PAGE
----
and allows Redmond to kill the company, grab
    some good in-house *nix consultants, and even
    take a write-off while doing so.

  • by Anonymous Coward
    [Disclosure: I own SCOC stock]

    Hey guys, we can do a lot better than third-hand rumor! Check out the EDGAR database at, "the Fresh Meat of Wall Street".

    SCO 1999 DEF 14A []

    This is SCO's annual proxy statement to shareholders. It lists all entities that own 5% or more of SCO. As of 31 December 1998, Microsoft Corporation owns 12.3% of SCO.

    Sun's not listed here; neither is IBM. IBM does have a joint development project with SCO named "Monterey".

    I've also heard the stories about a non-competition agreement about Microsoft and the Unix market, but again, I don't see any mention of them in SCO's public filings. It certainly doesn't appear on their balance sheet as an asset.

  • [about Microsoft's Java XML parser]
    Well what the bloody hell sucks about it??

    It does suck moderately, based on my experience. If you feed it invalid XML, or an invalid XSL style sheet, it tends to crash with a NullPointerException, rather than giving a helpful error message.

  • This would, however, be a tie-in to RedHat.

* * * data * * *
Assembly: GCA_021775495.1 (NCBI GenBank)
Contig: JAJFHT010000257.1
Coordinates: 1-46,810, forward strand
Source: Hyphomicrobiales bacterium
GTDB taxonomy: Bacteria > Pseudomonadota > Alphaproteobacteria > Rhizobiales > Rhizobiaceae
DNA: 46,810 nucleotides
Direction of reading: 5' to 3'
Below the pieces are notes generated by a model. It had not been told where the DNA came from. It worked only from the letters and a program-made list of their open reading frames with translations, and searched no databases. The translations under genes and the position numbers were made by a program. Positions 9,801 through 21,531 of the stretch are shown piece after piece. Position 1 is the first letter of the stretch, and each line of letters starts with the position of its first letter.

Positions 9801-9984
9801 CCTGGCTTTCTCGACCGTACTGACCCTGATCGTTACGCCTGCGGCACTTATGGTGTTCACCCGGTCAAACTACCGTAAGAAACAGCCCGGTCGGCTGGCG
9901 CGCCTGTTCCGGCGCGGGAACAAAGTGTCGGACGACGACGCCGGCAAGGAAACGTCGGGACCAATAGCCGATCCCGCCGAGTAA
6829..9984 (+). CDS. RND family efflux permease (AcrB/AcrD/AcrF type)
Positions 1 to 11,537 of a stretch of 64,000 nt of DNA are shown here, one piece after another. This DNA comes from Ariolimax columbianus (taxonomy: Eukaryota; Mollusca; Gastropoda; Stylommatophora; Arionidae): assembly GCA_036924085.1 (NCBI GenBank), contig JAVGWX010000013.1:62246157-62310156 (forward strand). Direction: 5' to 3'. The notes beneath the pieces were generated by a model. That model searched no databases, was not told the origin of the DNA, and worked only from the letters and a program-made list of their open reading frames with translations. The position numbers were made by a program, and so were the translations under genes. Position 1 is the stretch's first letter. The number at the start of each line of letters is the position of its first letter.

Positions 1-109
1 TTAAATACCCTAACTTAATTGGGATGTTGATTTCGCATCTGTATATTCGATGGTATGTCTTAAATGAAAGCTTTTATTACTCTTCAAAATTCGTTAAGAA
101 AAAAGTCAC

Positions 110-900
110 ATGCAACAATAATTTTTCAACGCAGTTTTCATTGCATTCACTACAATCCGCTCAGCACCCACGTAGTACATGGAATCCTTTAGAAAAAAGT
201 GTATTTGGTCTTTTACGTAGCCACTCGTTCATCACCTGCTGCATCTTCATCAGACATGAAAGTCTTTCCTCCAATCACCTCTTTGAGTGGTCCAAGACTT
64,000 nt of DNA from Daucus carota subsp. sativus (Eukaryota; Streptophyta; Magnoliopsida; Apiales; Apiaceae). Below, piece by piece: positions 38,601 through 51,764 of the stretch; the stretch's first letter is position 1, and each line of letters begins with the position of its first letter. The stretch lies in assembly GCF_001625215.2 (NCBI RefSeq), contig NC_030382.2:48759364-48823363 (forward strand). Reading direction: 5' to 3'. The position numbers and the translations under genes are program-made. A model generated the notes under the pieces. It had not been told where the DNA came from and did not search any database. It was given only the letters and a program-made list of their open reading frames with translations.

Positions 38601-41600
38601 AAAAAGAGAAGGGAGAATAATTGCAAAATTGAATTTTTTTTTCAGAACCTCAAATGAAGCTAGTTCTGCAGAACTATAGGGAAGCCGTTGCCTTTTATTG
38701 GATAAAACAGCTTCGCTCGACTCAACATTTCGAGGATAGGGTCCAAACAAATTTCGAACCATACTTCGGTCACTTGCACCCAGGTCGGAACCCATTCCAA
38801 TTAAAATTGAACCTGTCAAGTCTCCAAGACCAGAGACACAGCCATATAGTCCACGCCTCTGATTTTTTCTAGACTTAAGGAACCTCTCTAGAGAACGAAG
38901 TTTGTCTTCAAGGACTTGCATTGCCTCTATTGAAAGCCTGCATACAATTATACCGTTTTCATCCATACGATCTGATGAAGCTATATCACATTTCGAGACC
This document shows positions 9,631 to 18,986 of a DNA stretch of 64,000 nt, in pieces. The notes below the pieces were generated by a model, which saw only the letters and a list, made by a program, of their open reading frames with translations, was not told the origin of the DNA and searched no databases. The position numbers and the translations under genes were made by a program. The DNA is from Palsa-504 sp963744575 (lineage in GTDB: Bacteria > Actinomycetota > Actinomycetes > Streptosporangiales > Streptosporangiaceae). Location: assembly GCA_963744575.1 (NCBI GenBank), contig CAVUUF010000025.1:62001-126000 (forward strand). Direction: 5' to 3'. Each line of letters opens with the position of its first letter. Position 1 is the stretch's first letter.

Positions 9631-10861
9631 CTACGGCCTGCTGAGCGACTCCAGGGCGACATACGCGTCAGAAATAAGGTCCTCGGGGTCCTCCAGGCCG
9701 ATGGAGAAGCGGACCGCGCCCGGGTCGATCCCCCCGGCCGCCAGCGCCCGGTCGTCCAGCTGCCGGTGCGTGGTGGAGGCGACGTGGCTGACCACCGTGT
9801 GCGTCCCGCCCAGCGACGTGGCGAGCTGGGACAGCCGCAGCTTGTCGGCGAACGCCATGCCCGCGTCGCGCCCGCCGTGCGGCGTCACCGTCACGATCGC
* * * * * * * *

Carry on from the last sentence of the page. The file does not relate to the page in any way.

If RedHat were really into free software or something, they'd find a way to buy it, make it open-source or something, and end up allowing *other distros* to carry it as well. And that'd be cool, and a killer app indeed.

    How come I can't see it happening any day soon? :(
  • There is a free NFS server for NT called Soss [], which would probably do the job for lone NT boxes. I don't think you'd want to base your whole network around it however.

  • ..or NTEmacs (now part of the Emacs dist?)

    (Let's not start another Emacs -v- Vi(m) war...)

  • does Linux or Microsoft offer the best value solution in the long-term assuming it is possible to cross-port between the two?

    But this isn't about porting between *nix/NT. It's one-way, from Unix to NT.

  • The package from Cygnus including gcc works with many different unix packages on NT platforms. Sometimes you can just type make to compile the package. It includes a nice bash shell with unix commands and utilities like tar and gzip.

    You still need an X server on your machine to display the window locally. Exceed makes a good stable one but is expensive. I think a company named Star make x-win32 which is free for 2 hour sessions (and supports wheeled mice).

    I have even started an exceed telnet daemon on my NT box. Users could log into a shell account. They could also start X11 apps and view them from the remote machine (no win32 apps though). I did not leave telnet up because of security concerns.